FORT LAUDERDALE, FLA.-
In conjunction with The Movement: Bob Adelman and Civil Rights Era Photography exhibition, NSU Museum of Art
presents an exhibition of four videos by Zachary Fabri. As a young artist of Jamaican and Hungarian heritage, Fabris work is created in dialogue with historical events and ideologies that shape our present. The films are scattered throughout the museum as stepping stones for the viewers passage through time and space. Fabri explores the movement and politics of the body and uses humor as a subversive tool that entices viewers to engage his work, and to ultimately shift their perspective in relation to the subject.
Me and Them
The pronouns Fabri often uses in the titles of his work are deliberately vague. In Me and Them, it is not clear who is being identified as me or themthe dancers, the Western woman, the artist filming the scene, or the viewer. As in most of Fabris work, viewers need to locate themselves in relation to the subject as insider or outsider. Fabri used his camera to record three girls performing a traditional dance in Darjeeling, India that from a Westerners perspective seems exotic. The artist is as much an outsider of this tradition as the cheerful tourist who joins in the dance. The film is funny and uncomfortable as the viewers response constantly shifts in perspective.
Fabri uses film to record fleeting moments and the ephemeral nature of performance art. In this film, his movements were choreographed to respond to the ephemeral elements of light, shadow, solid and air.
This film was commissioned by the El Museo del Barrio located on New Yorks Museum Mile on Fifth Avenue. Fabri used video to document his guerrilla performance in which he and a group of participants marched into various museums along Fifth Avenue. During his visit to the Metropolitan Museum of Art, he improvised a ritualistic dance in the African wing.
The films title is a reference to a skeleton of a slave called Fortune, found in a closet and exhibited by the Mattituck Museum in Waterbury, Connecticut until 1970. Fabri notes that his intervention in the Metropolitan Museum of Arts African wing addresses the metaphoric skeletons in the closet of cultural institutions. His performance at the Met was a means to reclaim the forgotten bones of African and indigenous people. His work questions how museums acquire artifacts, especially those of other cultures.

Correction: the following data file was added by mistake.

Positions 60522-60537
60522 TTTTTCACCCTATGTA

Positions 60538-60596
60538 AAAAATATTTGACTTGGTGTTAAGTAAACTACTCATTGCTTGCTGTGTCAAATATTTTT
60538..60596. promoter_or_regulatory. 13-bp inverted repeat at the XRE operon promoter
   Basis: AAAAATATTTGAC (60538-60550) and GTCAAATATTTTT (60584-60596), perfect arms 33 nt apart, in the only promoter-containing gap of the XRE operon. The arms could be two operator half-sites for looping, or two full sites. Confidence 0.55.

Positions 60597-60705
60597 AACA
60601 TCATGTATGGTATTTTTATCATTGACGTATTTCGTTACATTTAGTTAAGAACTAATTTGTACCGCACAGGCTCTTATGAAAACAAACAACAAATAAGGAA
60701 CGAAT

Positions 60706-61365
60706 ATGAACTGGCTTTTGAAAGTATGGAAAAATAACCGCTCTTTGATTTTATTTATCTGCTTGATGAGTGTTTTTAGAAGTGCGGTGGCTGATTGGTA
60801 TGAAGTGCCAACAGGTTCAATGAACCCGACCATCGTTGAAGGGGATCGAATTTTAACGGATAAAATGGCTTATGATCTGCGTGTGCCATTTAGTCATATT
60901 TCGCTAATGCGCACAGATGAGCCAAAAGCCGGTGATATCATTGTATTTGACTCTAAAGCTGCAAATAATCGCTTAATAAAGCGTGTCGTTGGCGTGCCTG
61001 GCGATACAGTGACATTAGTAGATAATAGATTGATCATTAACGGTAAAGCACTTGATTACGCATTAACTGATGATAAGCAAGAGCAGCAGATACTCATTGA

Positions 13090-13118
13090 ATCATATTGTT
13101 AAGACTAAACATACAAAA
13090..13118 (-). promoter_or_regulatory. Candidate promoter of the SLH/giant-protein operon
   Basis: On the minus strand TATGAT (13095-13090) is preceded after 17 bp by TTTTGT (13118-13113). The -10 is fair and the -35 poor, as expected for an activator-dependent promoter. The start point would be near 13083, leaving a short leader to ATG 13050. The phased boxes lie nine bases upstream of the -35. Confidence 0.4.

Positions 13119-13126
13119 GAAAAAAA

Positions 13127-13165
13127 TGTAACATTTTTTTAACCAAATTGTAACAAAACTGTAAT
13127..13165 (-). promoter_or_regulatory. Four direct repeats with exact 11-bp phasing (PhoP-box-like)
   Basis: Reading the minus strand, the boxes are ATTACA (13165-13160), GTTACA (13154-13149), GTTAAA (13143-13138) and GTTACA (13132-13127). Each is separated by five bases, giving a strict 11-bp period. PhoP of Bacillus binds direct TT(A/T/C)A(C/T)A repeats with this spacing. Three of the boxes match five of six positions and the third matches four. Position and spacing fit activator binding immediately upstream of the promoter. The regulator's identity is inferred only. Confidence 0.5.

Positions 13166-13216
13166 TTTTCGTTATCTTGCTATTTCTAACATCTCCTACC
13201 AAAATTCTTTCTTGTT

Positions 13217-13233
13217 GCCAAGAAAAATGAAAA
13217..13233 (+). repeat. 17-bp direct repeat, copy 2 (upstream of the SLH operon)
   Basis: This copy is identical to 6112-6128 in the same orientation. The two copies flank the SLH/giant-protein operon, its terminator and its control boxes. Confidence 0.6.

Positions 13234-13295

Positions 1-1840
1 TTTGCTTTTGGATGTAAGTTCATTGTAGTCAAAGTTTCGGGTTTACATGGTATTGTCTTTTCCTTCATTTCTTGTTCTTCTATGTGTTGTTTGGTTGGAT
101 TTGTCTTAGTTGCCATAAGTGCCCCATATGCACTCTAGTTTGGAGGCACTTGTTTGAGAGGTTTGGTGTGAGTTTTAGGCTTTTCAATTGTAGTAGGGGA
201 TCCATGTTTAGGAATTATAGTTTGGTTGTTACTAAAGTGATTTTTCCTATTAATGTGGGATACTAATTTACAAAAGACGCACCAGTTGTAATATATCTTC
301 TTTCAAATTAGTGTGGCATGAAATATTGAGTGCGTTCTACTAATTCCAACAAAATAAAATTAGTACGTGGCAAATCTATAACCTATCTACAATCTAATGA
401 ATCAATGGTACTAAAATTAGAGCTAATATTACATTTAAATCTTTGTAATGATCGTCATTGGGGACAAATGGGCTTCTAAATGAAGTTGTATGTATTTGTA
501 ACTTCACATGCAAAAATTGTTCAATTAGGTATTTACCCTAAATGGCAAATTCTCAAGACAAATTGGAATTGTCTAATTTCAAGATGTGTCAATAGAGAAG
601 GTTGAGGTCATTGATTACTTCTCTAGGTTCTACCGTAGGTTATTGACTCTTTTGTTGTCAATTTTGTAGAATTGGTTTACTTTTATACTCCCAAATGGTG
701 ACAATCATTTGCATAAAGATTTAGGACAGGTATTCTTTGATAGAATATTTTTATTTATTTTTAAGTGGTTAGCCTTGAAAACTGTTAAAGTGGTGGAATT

Forget me not, as my tether is clipped
Forget me not, as my tether is clipped is an eloquent mediation on the artists relationship to history, the ideologies and beliefs that define him and his transformation as he gains experience and knowledge. Shot in 16 mm black and white film in Harlem in and around Marcus Garvey Park, the work is a metaphor for memory and the weight of history. The title beseeches the artist and/or the viewer not to forget the past and the ideas that shape identity even as the action recorded by the film expresses the inevitability of transformation. Even the medium of 16 mm film suggests dated technology, thereby infusing the work with a sense of nostalgia. Fabris choice of location for his performance is rife with references to the past: Harlem is a historical place that has evolved over time, and Marcus Garvey Park is dedicated to the Jamaican political leader who was a proponent of Black Nationalism and Pan African movements in the early twentieth century. As a young Jamaican man, born and raised in Miami and currently living and working in New York, Fabri used his own dreadlocks as the physical manifestation of the Rastafarian traditions that shaped him. The balloons that are tethered to his hair suggest both the weight and buoyancy of past ideologies. His hair defines who he is by gender, race and politics. Yet these definitions also place limits on his identity. As he ritualistically ties the balloons to the coils of matted hair, they form a cocoon from which he emerges transformed after he clips his hair and both balloons and dreadlocks float away.
Zachary Fabri was born in Miami, Florida in 1977. He received his Bachelor of Fine Art in graphic design in Miami at the New World School of the Arts in 2000. He received his Master of Fine Arts from Hunter College in 2007 in combined media. His multidisciplinary practice mines the intersection of personal and political spaces, often responding to a specific environment or context. Zacharys work has been exhibited at Sequences Real-time Festival, Reykjavik, Iceland; Nordic Biennale: Momentum, Moss, Norway; Gallery Open, Berlin; the Museum of Contemporary African Diasporan Art, New York; The Jersey City Museum; El Museo del Barrio and The Contemporary Arts Museum Houston. Residency programs include the Lower Manhattan Cultural Councils Workspace, Skowhegan School of Painting & Sculpture, and Jardim Canadá Art & Technology Center in Belo Horizonté, Brazil. Recent awards include Franklin Furnace Fund for Performance Art in 2011 and the New York Foundation for the Arts fellowship in interdisciplinary work in 2012. Recent exhibitions include a solo show at Third Streaming, Fore at the Studio Museum in Harlem, Performa 13, and the traveling exhibition, Radical Presence: Black Performance in Contemporary Art. He lives in the neighborhood of Crown Heights in Brooklyn.